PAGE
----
“I have always known James in a wheelchair; I fell in love with him sitting down, I don’t know him any other way,” says Chelsea. Her significant other, James, has a spinal cord injury. Chelsea admits that there are times that she envisions James as an able-bodied person, but then he would not be the man she fell in love with.
“The harsh truth is James would not be James if he wasn’t in a wheelchair.”
Chelsea states that positivity is all you have. Therefore, when she says that James’ spinal cord injury is a positive aspect in their lives it is because for the couple it is the only way to look at it.
“Wheeling instead of walking has given James many experiences, good and bad, but it has shaped him into the guy I love today,” says Chelsea.
James lives his life by thinking nothing is impossible and no idea is too big. Chelsea says James is up for any adventure out there. She writes, “When I say let’s throw a party, he says let’s throw a concert when I say Mexico sounds nice he says “well, let’s go to Africa!” Okay, the dude drives me a little bonkers! Haha!”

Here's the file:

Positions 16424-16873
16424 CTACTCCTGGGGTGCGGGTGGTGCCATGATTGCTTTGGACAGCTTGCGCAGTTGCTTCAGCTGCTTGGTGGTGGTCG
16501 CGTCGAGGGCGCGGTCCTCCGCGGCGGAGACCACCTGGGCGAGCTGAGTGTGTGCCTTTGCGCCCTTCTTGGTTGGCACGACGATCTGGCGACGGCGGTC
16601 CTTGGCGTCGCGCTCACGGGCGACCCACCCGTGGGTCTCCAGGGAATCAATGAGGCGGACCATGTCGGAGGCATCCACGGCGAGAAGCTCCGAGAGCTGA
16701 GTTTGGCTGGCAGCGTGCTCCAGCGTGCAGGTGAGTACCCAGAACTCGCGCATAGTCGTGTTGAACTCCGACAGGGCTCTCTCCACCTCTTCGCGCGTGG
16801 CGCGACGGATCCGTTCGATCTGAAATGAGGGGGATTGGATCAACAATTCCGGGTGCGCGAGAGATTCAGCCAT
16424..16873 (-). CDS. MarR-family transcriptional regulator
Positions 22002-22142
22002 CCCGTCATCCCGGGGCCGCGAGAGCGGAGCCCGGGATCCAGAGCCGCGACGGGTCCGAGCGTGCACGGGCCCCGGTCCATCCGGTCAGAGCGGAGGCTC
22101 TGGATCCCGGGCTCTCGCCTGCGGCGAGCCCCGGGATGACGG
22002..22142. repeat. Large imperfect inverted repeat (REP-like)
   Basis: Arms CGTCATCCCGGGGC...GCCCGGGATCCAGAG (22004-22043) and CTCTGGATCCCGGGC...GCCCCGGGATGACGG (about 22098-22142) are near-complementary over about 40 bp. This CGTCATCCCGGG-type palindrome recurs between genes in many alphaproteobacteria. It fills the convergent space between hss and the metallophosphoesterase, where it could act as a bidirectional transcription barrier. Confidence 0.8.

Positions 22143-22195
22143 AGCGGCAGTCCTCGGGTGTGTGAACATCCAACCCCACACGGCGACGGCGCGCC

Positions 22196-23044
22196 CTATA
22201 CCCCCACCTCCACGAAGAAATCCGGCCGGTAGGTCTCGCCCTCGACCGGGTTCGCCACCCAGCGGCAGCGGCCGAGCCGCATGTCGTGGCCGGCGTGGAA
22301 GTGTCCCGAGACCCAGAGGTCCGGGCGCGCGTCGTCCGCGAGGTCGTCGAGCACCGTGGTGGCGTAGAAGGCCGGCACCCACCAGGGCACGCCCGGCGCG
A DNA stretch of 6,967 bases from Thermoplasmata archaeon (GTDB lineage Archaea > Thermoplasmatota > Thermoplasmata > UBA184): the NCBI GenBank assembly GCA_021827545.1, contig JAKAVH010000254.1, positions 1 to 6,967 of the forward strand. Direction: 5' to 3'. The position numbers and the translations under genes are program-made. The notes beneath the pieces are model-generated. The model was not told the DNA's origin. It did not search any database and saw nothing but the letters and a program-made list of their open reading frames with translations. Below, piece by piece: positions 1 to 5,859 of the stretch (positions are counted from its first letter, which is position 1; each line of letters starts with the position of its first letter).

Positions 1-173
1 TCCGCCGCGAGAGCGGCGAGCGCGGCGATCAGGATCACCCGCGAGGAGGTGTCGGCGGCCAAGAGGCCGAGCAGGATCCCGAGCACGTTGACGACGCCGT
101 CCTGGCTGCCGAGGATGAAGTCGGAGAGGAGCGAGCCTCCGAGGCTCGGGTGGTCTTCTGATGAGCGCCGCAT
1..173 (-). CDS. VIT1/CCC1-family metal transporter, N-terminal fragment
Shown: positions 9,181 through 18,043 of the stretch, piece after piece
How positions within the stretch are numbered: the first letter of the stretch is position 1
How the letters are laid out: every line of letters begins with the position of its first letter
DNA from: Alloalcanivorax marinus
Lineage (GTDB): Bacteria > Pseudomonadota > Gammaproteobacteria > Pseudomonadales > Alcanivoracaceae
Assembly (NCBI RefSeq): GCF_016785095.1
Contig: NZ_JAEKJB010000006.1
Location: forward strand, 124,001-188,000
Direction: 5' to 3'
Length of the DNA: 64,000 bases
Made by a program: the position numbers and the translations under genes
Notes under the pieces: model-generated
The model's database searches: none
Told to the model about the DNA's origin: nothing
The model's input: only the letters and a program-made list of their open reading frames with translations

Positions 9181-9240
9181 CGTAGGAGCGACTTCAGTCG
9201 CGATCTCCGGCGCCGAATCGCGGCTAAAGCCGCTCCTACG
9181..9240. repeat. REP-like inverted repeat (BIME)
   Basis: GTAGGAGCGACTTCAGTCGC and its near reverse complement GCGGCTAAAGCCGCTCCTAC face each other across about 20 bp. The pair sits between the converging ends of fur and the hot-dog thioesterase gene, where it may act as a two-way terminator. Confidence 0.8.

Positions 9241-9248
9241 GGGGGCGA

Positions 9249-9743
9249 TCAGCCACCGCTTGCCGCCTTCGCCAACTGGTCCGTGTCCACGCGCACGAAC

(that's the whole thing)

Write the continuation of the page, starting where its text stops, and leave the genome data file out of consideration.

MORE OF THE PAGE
Chelsea credits her relationship with James for teaching her what respect really means and how vital it is in a relationship. “When we do things together we do them as a team, I will grab something from the top shelf while he grabs something from the bottom. Life has become an adventure and anyone in a relationship with someone in a chair will tell you the same thing…. It IS NOT a boring partnership,” she says.
Chelsea concludes her post by writing, “There are times when you just can’t change your situation but you can change your attitude and embrace what this community has to offer.” She highly recommends for people who are in relationships with people with spinal cord injuries to check out support groups and connect with people in similar situations!
Do you have relationship advice for someone with an SCI? Share your story with us at AbleThrive.com!